In the final review of Blog Preston’s food van series, I paid my first visit to Scrandinavia near UCLan.Advertisement
There appears to be two groups in Preston, one that raves about the food there, and a far bigger one that has never heard of it. I met a multitude of the latter group on my drive from Morrison’s car park to the takeaway. As I was already close by, I called ahead with my order, programmed Google Maps and set off.
Finding the Scrandinavia van that was a 1.5 mile drive away took 90 minutes, despite me asking five different people where it was. Google Maps would only tell me that it was in Greenbank Street but wouldn’t let me specify the address, and when I changed over to the Navmii app Snoop Dog kept insisting that I’d reached my destination, which was a filthy lie, CALVIN.
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I’d started wondering if Scrandinavia had some sort of Valhalla thing going on and customers had to die to get there, when I suddenly found it on a street I’d already driven up and down at least twice. It was hidden inside a black garage behind a high metal fence, and could only be identified by a sign on the railings that had previously been obscured by a lorry. I couldn’t see the van, just an arrow telling me to collect food ‘this way’.
I was so late collecting my order that the viking chefs had thrown it away, but they kindly offered to redo it for me and bring it out to my car, which they did with speed, and I finally made it home and unpacked my order.
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I’d gone for an Uther pork and boar hot dog with mustard, ketchup and crispy fried onions for £9 including skin-on seasoned fries.
Also an Astrid burger; a homemade beef burger topped with pastrami, bacon, salad, pickle and mustard mayo at £8.50 with skin-on fries, which I upgraded to be topped with pulled pork and cheese sauce for an extra £2.
It all looked fantastic. The burger was charred on the outside but pink in the middle, which was fine for me but I’d advise customers who like their meat well-done to specify that when ordering. It was packed with flavour and had enough of each topping to taste them all at once. Both the burger and the hot dog were in what looked like pretzel buns, which are sturdy enough to cope with a mauling.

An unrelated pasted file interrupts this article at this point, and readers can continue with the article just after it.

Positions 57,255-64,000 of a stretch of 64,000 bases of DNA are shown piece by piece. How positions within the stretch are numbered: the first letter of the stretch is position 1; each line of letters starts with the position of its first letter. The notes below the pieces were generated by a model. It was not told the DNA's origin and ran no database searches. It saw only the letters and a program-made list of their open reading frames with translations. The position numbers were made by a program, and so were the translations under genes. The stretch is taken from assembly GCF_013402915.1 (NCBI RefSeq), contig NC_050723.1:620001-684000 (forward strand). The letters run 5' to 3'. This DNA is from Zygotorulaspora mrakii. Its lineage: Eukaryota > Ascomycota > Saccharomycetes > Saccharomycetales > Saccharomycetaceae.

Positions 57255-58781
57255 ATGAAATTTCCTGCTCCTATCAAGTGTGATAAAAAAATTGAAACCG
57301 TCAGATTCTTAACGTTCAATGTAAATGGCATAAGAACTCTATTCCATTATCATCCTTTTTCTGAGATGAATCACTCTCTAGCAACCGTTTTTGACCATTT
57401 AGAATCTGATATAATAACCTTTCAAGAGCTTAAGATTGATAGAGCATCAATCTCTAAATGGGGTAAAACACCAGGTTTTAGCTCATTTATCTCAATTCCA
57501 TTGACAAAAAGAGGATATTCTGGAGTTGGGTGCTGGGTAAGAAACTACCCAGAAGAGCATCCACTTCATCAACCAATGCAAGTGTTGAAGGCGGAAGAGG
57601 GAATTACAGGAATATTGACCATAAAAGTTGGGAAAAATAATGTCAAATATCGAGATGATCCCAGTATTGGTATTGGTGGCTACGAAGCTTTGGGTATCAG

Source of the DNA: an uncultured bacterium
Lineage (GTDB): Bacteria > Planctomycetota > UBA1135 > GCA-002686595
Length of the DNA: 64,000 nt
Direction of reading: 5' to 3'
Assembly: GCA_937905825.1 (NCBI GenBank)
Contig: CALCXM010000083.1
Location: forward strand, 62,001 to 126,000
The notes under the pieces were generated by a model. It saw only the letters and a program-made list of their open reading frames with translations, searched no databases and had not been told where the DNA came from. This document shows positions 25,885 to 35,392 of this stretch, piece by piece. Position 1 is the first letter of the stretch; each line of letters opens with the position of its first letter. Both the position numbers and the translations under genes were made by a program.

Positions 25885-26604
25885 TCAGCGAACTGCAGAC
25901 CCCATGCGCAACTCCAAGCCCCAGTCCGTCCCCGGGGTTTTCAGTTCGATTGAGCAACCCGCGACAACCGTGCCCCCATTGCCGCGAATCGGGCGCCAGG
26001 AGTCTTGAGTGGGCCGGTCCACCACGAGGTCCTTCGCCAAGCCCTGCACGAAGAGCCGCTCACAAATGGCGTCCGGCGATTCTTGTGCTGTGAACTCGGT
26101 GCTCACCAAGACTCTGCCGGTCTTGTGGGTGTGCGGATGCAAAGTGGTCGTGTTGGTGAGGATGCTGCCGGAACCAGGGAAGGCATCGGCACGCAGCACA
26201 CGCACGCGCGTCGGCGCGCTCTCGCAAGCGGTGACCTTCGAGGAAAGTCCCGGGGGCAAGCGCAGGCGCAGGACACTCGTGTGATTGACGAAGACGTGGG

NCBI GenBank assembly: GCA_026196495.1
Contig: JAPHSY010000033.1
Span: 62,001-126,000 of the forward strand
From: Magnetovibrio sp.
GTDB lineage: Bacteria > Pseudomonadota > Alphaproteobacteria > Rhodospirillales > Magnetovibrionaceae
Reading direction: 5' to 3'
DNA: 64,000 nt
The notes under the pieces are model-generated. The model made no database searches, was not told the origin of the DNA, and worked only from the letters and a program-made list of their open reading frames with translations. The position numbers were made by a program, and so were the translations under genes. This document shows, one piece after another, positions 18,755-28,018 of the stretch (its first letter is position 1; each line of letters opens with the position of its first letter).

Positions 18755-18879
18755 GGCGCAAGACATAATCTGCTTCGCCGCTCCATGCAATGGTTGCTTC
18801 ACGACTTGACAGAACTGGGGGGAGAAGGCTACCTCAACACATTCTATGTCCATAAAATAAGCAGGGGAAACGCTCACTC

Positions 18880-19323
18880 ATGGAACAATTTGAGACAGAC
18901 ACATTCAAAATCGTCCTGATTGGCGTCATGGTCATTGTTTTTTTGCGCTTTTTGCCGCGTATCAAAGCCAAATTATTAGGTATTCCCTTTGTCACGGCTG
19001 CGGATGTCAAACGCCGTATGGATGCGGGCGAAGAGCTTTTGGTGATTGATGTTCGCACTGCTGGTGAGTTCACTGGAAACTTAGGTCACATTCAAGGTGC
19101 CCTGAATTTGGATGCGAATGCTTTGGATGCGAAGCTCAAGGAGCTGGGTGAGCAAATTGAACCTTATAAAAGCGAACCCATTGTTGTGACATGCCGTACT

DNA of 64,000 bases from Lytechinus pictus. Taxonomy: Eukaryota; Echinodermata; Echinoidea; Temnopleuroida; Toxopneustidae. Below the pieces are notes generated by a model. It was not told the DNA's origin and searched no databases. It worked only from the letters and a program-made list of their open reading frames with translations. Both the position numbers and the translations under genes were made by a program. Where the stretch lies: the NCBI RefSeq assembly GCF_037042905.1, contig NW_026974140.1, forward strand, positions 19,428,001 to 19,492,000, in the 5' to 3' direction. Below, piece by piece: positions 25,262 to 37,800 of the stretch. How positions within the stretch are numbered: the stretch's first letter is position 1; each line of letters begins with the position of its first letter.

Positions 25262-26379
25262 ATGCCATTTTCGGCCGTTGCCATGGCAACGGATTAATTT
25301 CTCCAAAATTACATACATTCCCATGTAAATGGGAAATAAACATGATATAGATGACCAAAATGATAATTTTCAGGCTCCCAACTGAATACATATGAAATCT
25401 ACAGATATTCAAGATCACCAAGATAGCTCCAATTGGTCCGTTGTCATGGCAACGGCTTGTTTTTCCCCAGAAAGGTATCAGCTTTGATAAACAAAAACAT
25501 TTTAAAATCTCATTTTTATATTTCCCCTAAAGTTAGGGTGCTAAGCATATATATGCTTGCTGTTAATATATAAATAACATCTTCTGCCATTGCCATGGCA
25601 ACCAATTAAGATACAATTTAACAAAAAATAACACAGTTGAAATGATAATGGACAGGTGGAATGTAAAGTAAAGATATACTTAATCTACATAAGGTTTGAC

The hot dog was next. The professional way of judging the quality of a sausage is estimating how much it might hurt if you threw it at someone. A Richmond sausage wouldn’t leave a physical injury but you’d carry the wet splatting noise to your grave, whereas a local butcher’s sausage could reliably knock a person’s glasses off. A blow from a Ye Olde hot dog would just make you laugh as long as it wasn’t still in the tin.
You could hack off a limb with a Scrandinavian pork and boar sausage. It was built like a school bully and tasted like smoke, meat and pillaging. The fried onions were perfectly crispy and the sensible mustard was meek enough not to attempt to overpower the sausage.
The accompanying portion of crisp, skin-on fries were topped with enough pulled pork and cheese sauce to have been a meal on its own, and again the quality of the ingredients was obvious. Excellent as it came, but next time I’m going to spice it up and add their Chipotle or Berserker Sauce on it for an extra 30p.
Scrandinavia isn’t cheap, in fact the menu is creeping up to restaurant prices, but it’s worth it. If you give it a try and decide to collect your order, tell your family you love them before you disappear into University territory forever. Or look on Scrandinavia’s Facebook page, which tells you exactly how to find them but isn’t as dramatically Norse.
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Has a viking ever tried to kill you with his sausage? Let us know in the comments.